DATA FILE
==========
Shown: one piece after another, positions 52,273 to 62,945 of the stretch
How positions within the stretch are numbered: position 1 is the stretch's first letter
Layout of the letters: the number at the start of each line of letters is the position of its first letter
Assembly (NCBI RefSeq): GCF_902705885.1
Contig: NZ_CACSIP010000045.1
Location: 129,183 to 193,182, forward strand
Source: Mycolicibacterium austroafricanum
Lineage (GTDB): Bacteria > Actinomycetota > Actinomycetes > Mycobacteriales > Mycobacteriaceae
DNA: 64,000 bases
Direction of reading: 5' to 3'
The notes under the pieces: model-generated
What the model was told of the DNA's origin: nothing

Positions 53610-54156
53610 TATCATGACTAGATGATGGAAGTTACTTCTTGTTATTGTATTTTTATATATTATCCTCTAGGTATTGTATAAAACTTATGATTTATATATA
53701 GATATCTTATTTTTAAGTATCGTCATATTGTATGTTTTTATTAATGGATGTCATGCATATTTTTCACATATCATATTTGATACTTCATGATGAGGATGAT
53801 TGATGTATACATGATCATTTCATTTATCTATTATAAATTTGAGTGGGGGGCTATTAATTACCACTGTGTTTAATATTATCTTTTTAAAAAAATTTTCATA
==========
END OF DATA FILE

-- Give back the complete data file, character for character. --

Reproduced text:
Shown: one piece after another, positions 52,273 to 62,945 of the stretch
How positions within the stretch are numbered: position 1 is the stretch's first letter
Layout of the letters: the number at the start of each line of letters is the position of its first letter
Assembly (NCBI RefSeq): GCF_902705885.1
Contig: NZ_CACSIP010000045.1
Location: 129,183 to 193,182, forward strand
Source: Mycolicibacterium austroafricanum
Lineage (GTDB): Bacteria > Actinomycetota > Actinomycetes > Mycobacteriales > Mycobacteriaceae
DNA: 64,000 bases
Direction of reading: 5' to 3'
The notes under the pieces: model-generated
What the model was told of the DNA's origin: nothing

Positions 53610-54156
53610 TATCATGACTAGATGATGGAAGTTACTTCTTGTTATTGTATTTTTATATATTATCCTCTAGGTATTGTATAAAACTTATGATTTATATATA
53701 GATATCTTATTTTTAAGTATCGTCATATTGTATGTTTTTATTAATGGATGTCATGCATATTTTTCACATATCATATTTGATACTTCATGATGAGGATGAT
53801 TGATGTATACATGATCATTTCATTTATCTATTATAAATTTGAGTGGGGGGCTATTAATTACCACTGTGTTTAATATTATCTTTTTAAAAAAATTTTCATA